Even students aren't safe from AI.

Model Student

Students at Ferris State University in Michigan will soon be sharing the classroom with AI-powered freshman "students" who will enroll in classes alongside them, MLive reports.

And no, they won't have humanoid robot bodies — they'll be interacting with students via computers, microphones, and speakers.

In an experiment led by associate professor Kasey Thompson, AI students dubbed Ann and Fry will be listening — or scanning through? — lectures, work on assignments, and even actively participate in discussions with other students, per the report.

As to why the experiment, which was announced during the university's AI Day last month, is taking place? The institution wants to explore the "transformational impact of emerging artificial intelligence technology, connecting high school students with potential educational and career pathways in evolving and increasingly important fields," per a statement.

Whatever the heck that means.

Career Day

Thompson is rolling the dice and letting the two AI students "decide" which undergrad degree to pursue.

"Like any student, our hope is that they continue their educational experience all the way up as far as they can go, through their PhD," Thompson told MLive. "But we are literally learning as we go, and we’re allowing the two AI students to pick the courses that they’re going to take."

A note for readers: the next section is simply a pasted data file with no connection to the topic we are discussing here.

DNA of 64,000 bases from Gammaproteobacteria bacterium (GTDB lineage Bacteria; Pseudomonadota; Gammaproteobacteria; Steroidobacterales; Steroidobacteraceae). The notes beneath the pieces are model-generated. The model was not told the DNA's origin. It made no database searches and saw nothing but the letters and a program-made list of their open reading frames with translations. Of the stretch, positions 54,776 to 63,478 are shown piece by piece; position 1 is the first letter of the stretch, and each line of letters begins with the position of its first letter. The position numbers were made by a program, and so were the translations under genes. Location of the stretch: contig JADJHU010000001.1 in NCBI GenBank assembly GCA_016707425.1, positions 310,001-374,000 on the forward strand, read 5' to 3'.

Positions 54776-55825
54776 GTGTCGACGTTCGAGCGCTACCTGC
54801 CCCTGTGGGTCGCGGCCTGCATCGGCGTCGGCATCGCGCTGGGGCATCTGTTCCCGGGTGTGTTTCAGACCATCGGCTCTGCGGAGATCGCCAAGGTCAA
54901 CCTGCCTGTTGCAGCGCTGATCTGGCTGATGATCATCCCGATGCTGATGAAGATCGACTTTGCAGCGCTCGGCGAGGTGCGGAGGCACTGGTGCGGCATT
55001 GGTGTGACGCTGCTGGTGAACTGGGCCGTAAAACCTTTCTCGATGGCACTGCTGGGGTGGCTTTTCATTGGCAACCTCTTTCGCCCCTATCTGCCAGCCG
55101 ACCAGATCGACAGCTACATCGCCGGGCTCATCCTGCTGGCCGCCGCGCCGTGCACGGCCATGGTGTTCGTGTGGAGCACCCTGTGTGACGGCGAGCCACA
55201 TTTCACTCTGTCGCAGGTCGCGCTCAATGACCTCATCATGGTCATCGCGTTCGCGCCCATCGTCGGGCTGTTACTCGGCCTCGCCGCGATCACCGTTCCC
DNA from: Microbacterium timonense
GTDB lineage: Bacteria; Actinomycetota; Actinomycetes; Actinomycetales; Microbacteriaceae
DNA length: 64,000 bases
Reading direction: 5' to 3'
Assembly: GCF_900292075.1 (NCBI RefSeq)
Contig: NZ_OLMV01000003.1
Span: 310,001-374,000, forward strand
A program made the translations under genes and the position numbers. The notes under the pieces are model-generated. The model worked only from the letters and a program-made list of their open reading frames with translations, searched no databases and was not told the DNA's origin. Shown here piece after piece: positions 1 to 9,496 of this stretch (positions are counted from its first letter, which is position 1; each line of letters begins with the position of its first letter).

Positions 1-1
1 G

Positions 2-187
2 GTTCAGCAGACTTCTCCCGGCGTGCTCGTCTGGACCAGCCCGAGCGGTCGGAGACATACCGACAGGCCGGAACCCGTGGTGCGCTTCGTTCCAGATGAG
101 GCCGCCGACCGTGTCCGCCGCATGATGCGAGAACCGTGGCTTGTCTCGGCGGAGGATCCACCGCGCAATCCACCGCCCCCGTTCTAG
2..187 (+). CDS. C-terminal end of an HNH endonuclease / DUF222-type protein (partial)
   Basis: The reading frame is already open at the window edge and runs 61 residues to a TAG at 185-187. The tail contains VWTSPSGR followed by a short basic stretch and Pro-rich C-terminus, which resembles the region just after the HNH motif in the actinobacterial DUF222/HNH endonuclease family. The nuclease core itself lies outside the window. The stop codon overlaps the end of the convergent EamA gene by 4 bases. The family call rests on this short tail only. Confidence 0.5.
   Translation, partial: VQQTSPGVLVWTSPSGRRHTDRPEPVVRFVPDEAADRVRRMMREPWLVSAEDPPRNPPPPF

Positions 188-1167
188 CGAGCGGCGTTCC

"We’re in general courses at this point, but hopefully they will complete their undergraduate degree and even graduate degrees and even further than that," she added.

Ann and Fry will listen in on lectures and discussions via microphones and computer systems. The goal is to eventually have them chime in and give feedback during active conversations, per Thompson.

"We actually came up with the idea to help us better understand, how do we serve the future students at Ferris State University?" she told MLive.

Researchers will soon be poring over the data to figure out what the AI students will have learned and what the school has learned from them as well.

But whether Ann and Fry's accolades listed on their future CVs will be enough to get a job remains to be seen.

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